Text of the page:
How small can a satellite receiver get?

The first DIRECTV receivers were the size of two medium pizza boxes stacked one on top of each other. Remember this was a receiver, not a DVR, and it was only standard definition. Size didn’t play a part in early DIRECTV marketing; the receivers were definitely bigger than the cable boxes of the day.

Flash forward to today’s H25 receivers and C41 Genie Mini Clients and you’ll see quite a different story. Of course, 20 years of development have made a huge difference. These boxes are both the size of a paperback book and while one of them is a full-featured receiver, the other one, the smaller one, has DVR functionality including pausing live TV. That’s a staggering change if you think about it.

Could DIRECTV develop a line of receivers and DVRs even smaller? Absolutely, no question. Today’s DIRECTV Ready TVs essentially make the receiver invisible, and the programming for them resides on just a few computer chips. It wouldn’t be hard at all to create a dongle the size of a flash drive, similar to Chromecast or its competitors, that contained a full-featured DIRECTV receiver or Genie client. We may not even be that far away from seeing it.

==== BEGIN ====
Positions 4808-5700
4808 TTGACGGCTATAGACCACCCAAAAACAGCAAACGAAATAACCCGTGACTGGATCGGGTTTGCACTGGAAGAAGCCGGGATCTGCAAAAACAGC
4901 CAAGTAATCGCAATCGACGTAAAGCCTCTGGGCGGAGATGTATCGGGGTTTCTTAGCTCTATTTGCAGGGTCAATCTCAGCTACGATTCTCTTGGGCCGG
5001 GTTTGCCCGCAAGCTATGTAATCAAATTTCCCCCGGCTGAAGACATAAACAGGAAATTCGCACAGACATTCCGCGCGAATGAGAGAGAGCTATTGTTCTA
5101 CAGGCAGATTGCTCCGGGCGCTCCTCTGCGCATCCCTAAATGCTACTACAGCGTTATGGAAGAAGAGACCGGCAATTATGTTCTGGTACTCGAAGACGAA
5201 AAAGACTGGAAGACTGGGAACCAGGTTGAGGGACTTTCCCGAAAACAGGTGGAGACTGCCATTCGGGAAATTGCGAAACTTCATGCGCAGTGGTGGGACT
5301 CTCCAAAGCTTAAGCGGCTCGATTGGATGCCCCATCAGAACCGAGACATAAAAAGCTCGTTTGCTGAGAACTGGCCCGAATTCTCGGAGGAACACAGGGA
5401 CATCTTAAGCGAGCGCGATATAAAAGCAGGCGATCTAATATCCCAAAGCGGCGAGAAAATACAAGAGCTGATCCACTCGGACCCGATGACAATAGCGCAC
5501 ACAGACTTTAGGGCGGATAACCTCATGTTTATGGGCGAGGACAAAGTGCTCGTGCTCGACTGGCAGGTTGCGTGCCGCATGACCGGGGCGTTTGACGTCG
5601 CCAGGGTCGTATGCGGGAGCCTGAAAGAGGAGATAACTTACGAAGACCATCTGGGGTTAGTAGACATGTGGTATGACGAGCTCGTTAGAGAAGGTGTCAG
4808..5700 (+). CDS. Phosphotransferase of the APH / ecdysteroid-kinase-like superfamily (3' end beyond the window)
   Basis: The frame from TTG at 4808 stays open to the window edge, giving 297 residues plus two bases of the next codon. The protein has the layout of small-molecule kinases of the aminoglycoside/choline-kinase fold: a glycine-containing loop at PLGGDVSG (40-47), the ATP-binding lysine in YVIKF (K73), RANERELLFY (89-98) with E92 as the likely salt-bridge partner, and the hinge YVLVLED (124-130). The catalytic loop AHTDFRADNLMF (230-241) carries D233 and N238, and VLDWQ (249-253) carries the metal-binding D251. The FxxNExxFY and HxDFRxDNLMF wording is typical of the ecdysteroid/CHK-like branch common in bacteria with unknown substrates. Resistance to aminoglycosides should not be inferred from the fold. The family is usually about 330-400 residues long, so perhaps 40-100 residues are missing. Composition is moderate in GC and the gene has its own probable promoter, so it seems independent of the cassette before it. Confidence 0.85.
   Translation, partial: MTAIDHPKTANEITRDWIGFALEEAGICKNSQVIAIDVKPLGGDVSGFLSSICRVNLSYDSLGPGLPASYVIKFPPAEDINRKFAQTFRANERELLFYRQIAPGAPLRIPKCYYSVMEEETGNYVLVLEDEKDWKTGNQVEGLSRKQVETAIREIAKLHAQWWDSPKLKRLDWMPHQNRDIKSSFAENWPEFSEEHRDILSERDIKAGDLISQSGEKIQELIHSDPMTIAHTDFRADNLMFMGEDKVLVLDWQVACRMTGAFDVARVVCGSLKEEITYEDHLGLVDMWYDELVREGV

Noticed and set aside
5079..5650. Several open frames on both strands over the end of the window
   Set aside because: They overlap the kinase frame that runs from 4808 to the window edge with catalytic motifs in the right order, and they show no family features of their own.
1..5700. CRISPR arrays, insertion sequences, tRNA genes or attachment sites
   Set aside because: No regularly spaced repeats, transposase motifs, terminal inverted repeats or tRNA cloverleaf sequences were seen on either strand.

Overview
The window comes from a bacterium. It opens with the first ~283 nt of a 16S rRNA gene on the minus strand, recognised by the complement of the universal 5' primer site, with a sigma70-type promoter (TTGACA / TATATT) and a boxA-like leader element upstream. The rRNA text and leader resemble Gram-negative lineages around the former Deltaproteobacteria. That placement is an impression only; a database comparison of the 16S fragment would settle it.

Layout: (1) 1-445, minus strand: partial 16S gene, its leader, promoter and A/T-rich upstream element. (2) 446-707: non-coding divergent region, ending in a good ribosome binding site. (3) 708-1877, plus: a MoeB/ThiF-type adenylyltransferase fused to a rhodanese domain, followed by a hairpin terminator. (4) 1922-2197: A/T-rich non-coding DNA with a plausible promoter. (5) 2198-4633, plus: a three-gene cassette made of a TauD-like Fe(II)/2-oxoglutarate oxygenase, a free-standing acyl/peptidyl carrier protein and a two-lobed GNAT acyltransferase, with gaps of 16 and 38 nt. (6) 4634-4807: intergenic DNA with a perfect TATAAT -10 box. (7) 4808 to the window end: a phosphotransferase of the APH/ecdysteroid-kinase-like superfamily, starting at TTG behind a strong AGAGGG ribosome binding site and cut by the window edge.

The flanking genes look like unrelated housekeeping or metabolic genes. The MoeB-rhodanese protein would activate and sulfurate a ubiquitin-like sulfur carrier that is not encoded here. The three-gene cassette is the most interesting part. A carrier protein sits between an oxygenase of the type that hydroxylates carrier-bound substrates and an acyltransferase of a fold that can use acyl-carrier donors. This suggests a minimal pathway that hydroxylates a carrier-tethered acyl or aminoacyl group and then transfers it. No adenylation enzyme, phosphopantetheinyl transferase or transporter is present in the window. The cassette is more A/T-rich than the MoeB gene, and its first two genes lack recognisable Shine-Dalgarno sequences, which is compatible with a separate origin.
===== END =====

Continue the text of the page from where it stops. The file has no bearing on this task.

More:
So why not now? Why not today? Unlike Chromecast, DIRECTV gives away a lot of equipment. They have to manage costs more carefully. They don’t want to seem behind the times like the cable company, but they don’t want to pass along massive R&D costs to customers just to make a receiver an inch smaller or 10% faster. They only change receiver models when it makes sense and when there is a great benefit to the customer.

The next generation of receivers and DVR clients will probably be much smaller than the remotes they use and that’s a good thing, but DIRECTV will only take that step when it makes financial sense.

About the Author

Stuart Sweet
Stuart Sweet is the editor-in-chief of The Solid Signal Blog and a "master plumber" at Signal Group, LLC. He is the author of over 6,000 articles and longform tutorials including many posted here. Reach him by clicking on "Contact the Editor" at the bottom of this page.